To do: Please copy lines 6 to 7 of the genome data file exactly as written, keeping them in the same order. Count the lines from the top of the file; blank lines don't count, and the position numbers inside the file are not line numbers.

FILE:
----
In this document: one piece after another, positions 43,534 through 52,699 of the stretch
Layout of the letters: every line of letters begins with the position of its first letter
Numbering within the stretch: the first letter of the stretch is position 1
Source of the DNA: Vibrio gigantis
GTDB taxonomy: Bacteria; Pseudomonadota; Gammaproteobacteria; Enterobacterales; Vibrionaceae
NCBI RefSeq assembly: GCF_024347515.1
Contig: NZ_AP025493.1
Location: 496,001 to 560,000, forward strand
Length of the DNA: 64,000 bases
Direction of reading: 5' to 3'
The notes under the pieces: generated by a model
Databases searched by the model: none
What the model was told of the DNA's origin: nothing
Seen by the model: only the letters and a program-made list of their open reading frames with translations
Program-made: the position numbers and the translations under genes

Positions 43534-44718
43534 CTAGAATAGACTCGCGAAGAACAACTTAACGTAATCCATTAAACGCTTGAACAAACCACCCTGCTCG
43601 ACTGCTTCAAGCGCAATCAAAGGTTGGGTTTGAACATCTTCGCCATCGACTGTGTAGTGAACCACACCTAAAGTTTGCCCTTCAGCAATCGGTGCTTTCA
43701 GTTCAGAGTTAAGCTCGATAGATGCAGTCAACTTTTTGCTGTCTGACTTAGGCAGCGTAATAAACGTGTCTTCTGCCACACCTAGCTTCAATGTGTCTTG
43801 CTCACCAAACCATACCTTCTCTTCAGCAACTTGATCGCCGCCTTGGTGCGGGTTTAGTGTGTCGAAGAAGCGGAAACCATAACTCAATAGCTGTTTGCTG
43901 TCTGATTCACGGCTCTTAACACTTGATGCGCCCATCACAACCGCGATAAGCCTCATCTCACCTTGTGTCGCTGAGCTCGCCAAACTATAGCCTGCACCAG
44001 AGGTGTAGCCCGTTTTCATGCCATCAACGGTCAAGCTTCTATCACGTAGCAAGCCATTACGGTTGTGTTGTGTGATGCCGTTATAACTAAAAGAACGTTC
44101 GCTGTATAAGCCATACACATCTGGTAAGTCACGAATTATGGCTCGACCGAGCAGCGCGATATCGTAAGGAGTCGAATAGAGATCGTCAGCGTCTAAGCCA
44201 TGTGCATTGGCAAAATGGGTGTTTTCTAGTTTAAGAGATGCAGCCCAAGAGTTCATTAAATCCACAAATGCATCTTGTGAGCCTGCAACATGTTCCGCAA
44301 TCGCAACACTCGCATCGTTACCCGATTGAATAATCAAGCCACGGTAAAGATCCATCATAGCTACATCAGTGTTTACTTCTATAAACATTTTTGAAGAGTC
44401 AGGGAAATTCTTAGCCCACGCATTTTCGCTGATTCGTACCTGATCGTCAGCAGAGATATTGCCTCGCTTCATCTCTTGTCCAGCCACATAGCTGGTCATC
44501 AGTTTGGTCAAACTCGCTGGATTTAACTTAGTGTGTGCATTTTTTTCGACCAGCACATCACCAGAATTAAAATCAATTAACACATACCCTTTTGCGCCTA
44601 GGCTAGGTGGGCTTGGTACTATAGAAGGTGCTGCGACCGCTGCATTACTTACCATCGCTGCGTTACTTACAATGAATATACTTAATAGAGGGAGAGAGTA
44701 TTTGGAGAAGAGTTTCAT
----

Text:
NCBI RefSeq assembly: GCF_024347515.1
Contig: NZ_AP025493.1